But for her part, Mohammad got used to being stared at and called names when she walked down the street wearing her traditional hijab. Her attempt to give blood after September 11th was denied after the volunteer looked at her last name. She was sent home feeling waves of shame and confusion. But even this, she thought, she could handle. And then her eight-year-old daughter, riding her bike in West Seattle, was accosted by a 19-year-old man.

"Go back to where you came from," the man yelled at her daughter, after pushing her off her bike.

"Why do you want me to go back to California?," her U.S.-born daughter said in response.

The cruelty of the incident, which left her daughter with a large scar on her face, was almost too much for Mohammad to bear: "My heart just sank," she explains.

Testifying before a commission of elected officials, FBI and INS representatives, and over a thousand attendees at a groundbreaking forum in Seattle this fall, "Justice for All: The Aftermath of September 11th," Mohammad braved her trepidations to explain why she, her family, and all immigrant residents, deserved better.

"We are here in America, our new home," testified Mohammad in front of more than 1,200 attendees. "[S]peeches from a lot of leaders [say] that America is for everybody, that America is for all. But, this is now what we feel. We feel rejected, we experience hatred and violence. [Our] community is desperately seeking peace and safety ... Today, we are here to say, as a community, enough is enough."

From Hate to Hope

The Hate Free Zone (HFZ) Campaign of Washington, brainchild of longtime activist and author Pramila Jayapal, came into being out of the crisis that Seattle's immigrants and refugees found themselves in after 9/11.

As hate crimes and incidents of overt discrimination began to pile up all around the Pacific Northwest, Jayapal turned to other activist, civil liberties, and civil rights organizations to win support for a draft statement that would declare Seattle a "hate-free zone." City council members responded affirmatively, and quickly signed a proclamation condemning racial or religious harassment.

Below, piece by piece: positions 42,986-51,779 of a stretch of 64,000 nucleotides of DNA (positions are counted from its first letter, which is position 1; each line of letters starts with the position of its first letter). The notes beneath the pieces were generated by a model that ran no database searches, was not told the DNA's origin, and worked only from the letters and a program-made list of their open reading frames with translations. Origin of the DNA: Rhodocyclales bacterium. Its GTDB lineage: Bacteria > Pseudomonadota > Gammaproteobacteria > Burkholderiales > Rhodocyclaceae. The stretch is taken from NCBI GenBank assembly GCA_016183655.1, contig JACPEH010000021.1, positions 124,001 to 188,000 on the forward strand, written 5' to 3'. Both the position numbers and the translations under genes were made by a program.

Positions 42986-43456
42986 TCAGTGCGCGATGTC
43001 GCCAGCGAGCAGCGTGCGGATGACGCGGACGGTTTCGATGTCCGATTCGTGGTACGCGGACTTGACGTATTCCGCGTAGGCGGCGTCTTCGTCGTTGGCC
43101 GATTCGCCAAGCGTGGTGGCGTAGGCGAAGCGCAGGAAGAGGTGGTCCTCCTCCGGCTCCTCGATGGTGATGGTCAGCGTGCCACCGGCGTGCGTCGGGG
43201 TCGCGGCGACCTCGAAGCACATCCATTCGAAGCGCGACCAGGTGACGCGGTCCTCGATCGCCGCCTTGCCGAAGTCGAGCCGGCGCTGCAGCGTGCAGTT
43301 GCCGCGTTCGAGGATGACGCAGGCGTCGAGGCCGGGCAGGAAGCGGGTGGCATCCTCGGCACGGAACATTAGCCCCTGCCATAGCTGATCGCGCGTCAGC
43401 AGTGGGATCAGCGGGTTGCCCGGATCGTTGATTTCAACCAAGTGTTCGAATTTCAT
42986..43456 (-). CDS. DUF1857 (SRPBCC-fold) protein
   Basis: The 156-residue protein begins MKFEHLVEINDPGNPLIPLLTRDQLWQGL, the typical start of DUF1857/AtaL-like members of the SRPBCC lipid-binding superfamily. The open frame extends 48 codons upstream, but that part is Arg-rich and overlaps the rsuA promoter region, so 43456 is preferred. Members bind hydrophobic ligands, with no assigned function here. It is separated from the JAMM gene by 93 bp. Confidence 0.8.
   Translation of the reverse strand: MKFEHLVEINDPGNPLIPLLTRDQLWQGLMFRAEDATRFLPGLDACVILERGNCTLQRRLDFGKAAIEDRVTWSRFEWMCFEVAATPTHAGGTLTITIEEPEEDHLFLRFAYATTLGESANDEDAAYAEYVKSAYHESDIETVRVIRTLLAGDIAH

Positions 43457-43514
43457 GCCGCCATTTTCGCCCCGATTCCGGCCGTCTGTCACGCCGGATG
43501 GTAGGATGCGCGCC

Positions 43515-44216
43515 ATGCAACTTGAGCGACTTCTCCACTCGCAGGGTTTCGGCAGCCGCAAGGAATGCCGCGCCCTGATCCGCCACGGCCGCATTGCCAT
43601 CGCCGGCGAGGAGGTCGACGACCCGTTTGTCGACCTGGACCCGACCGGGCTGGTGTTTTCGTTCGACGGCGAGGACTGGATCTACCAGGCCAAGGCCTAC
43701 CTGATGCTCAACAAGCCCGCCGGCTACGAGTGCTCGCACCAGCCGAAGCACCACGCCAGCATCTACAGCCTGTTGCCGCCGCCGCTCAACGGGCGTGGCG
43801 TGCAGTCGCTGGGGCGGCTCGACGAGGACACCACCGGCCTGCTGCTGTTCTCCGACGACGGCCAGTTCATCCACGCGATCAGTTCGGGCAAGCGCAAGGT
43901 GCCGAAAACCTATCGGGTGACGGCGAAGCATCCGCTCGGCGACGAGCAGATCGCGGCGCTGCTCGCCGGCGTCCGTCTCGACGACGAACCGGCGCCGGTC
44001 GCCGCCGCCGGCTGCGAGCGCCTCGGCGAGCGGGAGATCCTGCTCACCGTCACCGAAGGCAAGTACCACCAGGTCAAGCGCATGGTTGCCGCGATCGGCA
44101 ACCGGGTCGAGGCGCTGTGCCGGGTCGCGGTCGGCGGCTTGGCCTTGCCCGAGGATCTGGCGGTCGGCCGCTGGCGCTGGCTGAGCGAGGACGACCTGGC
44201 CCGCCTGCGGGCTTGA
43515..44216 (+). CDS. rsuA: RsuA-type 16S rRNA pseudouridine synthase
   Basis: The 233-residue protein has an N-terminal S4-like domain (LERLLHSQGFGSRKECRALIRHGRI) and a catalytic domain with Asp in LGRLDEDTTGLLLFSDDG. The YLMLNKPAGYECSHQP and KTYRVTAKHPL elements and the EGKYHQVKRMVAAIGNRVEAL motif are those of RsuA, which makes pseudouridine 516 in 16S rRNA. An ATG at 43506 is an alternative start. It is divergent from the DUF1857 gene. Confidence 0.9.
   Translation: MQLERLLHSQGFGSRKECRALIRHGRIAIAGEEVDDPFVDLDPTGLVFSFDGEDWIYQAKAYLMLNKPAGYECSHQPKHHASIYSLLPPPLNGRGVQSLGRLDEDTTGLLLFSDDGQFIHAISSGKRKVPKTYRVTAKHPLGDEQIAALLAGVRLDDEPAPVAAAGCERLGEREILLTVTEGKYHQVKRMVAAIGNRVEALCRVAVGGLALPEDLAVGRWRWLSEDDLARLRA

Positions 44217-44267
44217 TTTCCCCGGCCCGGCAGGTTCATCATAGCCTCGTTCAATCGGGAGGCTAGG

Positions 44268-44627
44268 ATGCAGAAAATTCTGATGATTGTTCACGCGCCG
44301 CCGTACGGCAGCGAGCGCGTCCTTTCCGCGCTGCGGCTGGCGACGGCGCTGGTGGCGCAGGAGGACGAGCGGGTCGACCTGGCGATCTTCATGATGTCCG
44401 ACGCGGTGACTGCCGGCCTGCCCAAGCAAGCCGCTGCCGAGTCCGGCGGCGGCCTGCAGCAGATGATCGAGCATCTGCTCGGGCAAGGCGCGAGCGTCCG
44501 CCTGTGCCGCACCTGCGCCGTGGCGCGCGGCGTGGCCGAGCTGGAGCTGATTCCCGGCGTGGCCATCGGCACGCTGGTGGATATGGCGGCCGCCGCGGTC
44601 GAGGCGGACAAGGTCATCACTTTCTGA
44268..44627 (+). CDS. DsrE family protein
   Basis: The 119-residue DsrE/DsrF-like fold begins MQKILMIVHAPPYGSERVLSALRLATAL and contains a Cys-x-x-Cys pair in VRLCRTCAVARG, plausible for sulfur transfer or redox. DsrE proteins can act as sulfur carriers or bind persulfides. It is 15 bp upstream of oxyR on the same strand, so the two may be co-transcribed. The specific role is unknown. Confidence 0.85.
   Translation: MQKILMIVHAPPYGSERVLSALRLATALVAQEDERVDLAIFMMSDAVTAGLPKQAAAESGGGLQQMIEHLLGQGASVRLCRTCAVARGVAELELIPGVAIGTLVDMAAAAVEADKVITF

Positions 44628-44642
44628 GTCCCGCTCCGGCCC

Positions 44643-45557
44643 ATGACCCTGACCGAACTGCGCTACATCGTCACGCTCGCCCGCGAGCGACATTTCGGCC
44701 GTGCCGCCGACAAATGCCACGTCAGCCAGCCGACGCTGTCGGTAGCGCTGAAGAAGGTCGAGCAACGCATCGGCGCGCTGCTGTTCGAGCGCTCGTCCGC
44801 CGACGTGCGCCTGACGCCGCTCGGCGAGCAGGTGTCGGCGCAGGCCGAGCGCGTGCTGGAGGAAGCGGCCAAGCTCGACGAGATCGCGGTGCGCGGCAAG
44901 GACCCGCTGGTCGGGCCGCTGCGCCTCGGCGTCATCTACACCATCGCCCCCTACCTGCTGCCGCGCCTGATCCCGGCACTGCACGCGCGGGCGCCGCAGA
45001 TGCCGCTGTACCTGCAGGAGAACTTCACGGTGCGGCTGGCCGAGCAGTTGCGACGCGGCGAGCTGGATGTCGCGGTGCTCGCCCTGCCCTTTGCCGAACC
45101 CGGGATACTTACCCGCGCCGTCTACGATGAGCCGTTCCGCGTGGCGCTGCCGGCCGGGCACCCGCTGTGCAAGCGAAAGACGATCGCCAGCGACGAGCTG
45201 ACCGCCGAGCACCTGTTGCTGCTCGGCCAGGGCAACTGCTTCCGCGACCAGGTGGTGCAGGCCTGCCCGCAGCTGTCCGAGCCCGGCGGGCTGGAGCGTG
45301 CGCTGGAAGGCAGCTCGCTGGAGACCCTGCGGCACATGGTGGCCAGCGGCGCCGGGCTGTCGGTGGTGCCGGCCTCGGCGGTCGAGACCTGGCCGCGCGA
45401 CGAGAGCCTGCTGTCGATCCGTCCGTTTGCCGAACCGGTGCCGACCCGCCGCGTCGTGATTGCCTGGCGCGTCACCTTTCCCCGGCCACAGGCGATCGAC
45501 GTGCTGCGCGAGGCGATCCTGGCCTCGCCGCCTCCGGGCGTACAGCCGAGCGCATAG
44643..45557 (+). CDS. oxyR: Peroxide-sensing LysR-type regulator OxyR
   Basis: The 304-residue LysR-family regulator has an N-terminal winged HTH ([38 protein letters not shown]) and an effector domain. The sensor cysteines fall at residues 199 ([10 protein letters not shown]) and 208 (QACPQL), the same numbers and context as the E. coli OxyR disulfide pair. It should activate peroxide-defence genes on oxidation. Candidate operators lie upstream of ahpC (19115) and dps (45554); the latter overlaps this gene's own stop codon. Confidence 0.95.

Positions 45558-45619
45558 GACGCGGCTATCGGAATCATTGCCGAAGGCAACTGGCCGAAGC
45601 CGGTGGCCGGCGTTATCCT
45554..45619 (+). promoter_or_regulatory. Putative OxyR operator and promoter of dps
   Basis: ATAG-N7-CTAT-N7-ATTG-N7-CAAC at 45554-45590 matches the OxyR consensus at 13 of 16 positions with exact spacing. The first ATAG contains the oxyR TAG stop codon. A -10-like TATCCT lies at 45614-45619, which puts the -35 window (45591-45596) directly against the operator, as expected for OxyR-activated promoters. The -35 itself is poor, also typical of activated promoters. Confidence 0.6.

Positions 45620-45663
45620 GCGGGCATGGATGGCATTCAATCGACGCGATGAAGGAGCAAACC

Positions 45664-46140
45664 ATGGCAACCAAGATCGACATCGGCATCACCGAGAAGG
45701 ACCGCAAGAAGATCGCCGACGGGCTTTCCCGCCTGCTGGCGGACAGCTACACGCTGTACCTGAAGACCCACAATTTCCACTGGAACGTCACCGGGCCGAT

But proclamations, as Jayapal knew, wouldn't be enough to stem the tide of hate crimes and the impact of federal edicts geared toward the new "aliens" in our midst. In quick succession, the Department of Justice (DOJ) and Congress passed laws and regulations ostensibly designed to reign in terrorism. The net effect of all the legislation and assorted DOJ edicts--ranging from the USA Patriot Act and the airport-focused "Operation Tarmac" to the INS/DOJ "Alien Absconder Apprehension Initiative"--was the interrogation, secret detention, or deportation of thousands of people, mostly Arab American or Muslim men.

Unifying Washington residents unfairly and disproportionately targeted by government agencies and individual hate-mongers alike seemed to be the most important--and most daunting--task.

But bit by bit, the task was accomplished.

Beginning in November 2001, the HFZ Campaign had already joined forces with dozens of Seattle and Washington-area groups, ranging from the ACLU and the Asian Counseling and Referral Service to the Northwest Immigrant Rights Project. After securing non-profit status, the HFZ pursued--and received--substantial foundation support, and then set about implementing a multi-pronged strategy to address the wide range of injustices being committed against Washington's ethnic communities.

Jayapal, along with her staff of six and over 75 volunteers, began running a helpline to log calls related to hate crimes, FBI interrogations and detentions, and incidents of discrimination at workplaces. They arranged informational "know your rights" sessions within immigrant communities so that a Somali woman, for instance, would know to ask for a lawyer before being interrogated. They worked hard--often successfully--to mediate in employment discrimination cases and detention cases alike, sometimes helping to win the freedom of innocent men locked up for two, four, even six months.